Uruguay once again rallies behind flawed native son Luis Suarez
Team manager, captain and the nation’s media firmly behind their supremely talented if tarnished hero
He was shot in December 2003 at the behest of a local underage football official after reporting an attempt to pressure a referee into changing his report of a match in which the then 16-year-old Suarez head-butted the referee after being sent off.
Gabito recalled the incident to reporter Wright Thompson for a fine ESPN piece recently but went on to add that Suarez is now his favourite player.
Nobody suggests that the Liverpool striker had the slightest bit of responsibility for the shooting, just the head-butt, but Gabito might be expected to be a less supportive of a player whose actions gave rise to such remarkable consequences. Not a bit of it, he says. The Uruguayan reporter says he came from the same sort of poverty as the striker and understands the desperate fear of a reversal in fortunes.
“He bites (the piece was written well before this latest incident but, perhaps, like the various Swedes reported yesterday to have backed Suarez to bite someone at this World Cup at 175-1, its author had a hunch) because he is clinging to a new life,” as Thompson puts it, “terrified of being sucked back into the one he left behind.”
“Soccer was a vehicle for him to be saved,” says Gabilto. “He clung to that, as if to say, ‘This is where either I’ll be saved or I will sink’. On the field, I would have done the same thing as he did. To overcome and not surrender.”
The views of those within the game can also be ambivalent to such things. In this instance, Suarez’s team back then, Nacional, were going well in the league, there were records and titles at stake. The primary concern of Nelson Spillman, the official who hired the hitman (and who later, with his brother Daniel, went to jail for his trouble) was simply to ensure the player was available for the last game of the season.
In rather more run-of-the -mill circumstances, Zinedine Zidane’s early prospects were boosted not blown when he took his time after being fouled badly in an underage club game before walking the width of the pitch, locating the culprit, laying a hand on each of his shoulders and head-butting him.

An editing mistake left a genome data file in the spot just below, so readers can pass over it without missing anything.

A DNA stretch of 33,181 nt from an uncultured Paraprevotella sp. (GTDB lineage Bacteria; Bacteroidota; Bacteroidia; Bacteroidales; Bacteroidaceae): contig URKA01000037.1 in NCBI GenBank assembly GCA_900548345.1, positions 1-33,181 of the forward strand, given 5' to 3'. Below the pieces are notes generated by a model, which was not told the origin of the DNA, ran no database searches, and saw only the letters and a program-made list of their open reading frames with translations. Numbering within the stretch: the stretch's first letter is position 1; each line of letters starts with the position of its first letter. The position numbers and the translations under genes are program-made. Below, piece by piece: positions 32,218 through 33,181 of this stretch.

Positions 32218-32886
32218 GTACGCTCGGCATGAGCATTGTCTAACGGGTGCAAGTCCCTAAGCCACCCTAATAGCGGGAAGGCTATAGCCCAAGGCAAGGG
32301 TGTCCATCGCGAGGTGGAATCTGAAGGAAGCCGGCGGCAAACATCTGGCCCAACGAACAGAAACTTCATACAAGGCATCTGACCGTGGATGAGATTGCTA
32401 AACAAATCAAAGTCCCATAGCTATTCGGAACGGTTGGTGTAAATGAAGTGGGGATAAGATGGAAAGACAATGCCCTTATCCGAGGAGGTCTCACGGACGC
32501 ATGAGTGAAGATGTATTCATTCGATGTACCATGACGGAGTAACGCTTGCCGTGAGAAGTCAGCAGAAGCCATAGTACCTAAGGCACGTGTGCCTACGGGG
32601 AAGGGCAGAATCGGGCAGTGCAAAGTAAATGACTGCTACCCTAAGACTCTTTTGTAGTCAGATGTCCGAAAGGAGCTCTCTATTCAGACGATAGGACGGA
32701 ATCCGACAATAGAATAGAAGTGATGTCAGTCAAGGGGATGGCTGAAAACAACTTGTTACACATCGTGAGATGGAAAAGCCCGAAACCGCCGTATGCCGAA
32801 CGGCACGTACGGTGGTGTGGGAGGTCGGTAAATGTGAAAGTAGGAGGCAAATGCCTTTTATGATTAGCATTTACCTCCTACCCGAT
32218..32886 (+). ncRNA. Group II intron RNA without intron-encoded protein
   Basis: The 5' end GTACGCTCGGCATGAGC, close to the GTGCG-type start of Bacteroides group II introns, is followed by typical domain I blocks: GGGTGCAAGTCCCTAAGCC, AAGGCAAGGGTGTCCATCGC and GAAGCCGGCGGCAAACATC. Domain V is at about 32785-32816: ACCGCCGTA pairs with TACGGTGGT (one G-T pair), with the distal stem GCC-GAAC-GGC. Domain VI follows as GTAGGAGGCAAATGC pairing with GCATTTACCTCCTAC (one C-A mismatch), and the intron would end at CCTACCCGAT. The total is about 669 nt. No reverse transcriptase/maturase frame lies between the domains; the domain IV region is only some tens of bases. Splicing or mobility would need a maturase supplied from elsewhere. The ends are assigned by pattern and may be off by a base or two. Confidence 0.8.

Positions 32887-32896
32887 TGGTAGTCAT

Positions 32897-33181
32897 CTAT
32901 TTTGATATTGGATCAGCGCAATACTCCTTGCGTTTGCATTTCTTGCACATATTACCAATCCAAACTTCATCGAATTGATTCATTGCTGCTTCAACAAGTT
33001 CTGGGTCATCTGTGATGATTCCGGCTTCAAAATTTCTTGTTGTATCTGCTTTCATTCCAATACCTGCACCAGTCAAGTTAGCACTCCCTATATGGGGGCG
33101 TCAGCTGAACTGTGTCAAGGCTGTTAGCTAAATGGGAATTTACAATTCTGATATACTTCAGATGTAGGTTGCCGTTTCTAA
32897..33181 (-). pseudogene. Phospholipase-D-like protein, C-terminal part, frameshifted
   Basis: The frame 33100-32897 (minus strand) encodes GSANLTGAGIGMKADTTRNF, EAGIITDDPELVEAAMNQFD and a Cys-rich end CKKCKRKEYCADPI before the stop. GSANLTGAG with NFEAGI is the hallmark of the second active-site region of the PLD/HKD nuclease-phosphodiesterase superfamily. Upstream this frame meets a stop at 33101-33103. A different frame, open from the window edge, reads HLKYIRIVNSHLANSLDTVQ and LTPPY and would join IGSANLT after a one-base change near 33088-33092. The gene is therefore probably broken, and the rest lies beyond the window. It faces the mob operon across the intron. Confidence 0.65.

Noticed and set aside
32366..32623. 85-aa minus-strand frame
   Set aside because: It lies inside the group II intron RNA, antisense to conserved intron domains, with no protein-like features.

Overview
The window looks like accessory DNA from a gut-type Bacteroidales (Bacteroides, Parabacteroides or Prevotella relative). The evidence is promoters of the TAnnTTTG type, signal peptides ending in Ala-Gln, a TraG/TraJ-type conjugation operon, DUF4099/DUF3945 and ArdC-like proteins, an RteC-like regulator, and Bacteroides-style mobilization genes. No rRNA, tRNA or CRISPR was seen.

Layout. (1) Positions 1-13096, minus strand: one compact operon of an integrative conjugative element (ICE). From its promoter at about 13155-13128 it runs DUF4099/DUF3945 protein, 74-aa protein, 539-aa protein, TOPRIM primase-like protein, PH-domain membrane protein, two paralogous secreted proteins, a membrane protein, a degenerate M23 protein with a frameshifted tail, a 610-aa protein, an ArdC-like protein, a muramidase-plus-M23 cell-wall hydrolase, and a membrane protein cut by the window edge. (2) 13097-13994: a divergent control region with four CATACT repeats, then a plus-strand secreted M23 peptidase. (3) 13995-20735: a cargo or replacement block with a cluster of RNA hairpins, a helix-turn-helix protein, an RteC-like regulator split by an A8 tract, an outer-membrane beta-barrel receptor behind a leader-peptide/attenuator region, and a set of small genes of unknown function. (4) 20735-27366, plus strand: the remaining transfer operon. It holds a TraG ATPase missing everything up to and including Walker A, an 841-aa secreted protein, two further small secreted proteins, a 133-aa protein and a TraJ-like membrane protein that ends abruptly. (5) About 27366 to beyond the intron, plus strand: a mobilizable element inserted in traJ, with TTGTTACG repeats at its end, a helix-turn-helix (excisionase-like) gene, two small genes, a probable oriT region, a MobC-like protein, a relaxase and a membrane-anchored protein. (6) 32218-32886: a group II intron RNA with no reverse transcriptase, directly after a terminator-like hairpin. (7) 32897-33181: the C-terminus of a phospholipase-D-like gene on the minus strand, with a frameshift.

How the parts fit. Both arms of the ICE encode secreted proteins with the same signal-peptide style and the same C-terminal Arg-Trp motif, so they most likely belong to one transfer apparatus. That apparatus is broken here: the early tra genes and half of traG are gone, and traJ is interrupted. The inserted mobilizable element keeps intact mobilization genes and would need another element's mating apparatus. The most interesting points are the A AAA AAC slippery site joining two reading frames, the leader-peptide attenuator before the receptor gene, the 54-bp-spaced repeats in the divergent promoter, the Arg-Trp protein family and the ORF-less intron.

Far from being horrified, the scout who was there to watch him that day was reassured that, having previously seemed a little too timid, the teenage prospect was capable of standing up for himself physically.
Now, Suarez’s actions seem set once again to ensure that he will be remembered more for his moments of madness than for his sparkling skill. It is a little reminiscent of the sensational case at the other end of Zidane’s career, the head-butt on Marco Materazzi during the 2006 World Cup final.
For all his undoubted qualities, though, Suarez to date has had nothing like the career the French international enjoyed. Sure, he has scored a lot of goals, many of them rather wonderful, but he has, including Tuesday’s tangle with Giorgio Chiellini, bitten opponents three times in four years on the field of play. He has twice, after his late handball against Ghana four years ago, contributed to his side progressing in the World Cup by a serious act of foul play. Then there is the ban he served for racially abusing Patrice Evra.
In Zidane’s case, Fifa’s job was easy with the three-match ban handed down largely academic; the player’s international career was over in any case. The same was true when Mauro Tassotti was suspended for eight games after elbowing, and breaking the nose of, Luis Enrique at the quarter-finals stage of USA’94.
The younger Leonardo, who still had a bright future ahead of him with Brazil, got just four games at the same tournament for putting US international Tab Ramos in the hospital for several months with a fractured skull, again due to a swing of his elbow.
Ramos’s fate serves to highlight the fact that a blow to the head has the potential to cause far more serious injury than a bite to the shoulder but people are often prepared to make allowances for such the wild use of an elbow in what is regarded as the heat of battle. Approaching someone, getting the angle right and sinking your teeth into an opponent is harder to explain away for a man who owes his fame and fortune to the brilliance with which he makes split-second decisions.
Suarez received bans of seven and 10 games respectively for his previous assaults on Otman Bakkal and Branislav Ivanovic and after the latter incident it seems he was also required to attend anger management counselling.
It’s natural that so much of the talk yesterday focused on the length of the ban he might receive this time but the real sadness is that after a thrilling and trouble-free season with Liverpool, not to mention a brilliant start to his World Cup here, his reputation has again been indelibly tarnished
But don’t expect anyone in Uruguay to agree. After Tuesday’s game, the team’s manager and captain dismissed the allegations against their star player and the press back home made a show of itself yesterday.
It was all a little like the witness of the incident 11 years ago that Thompson encountered who, when asked what happened said: “He fell accidentally into the referee.” He is a man capable of uniting a nation, it seems, against the world.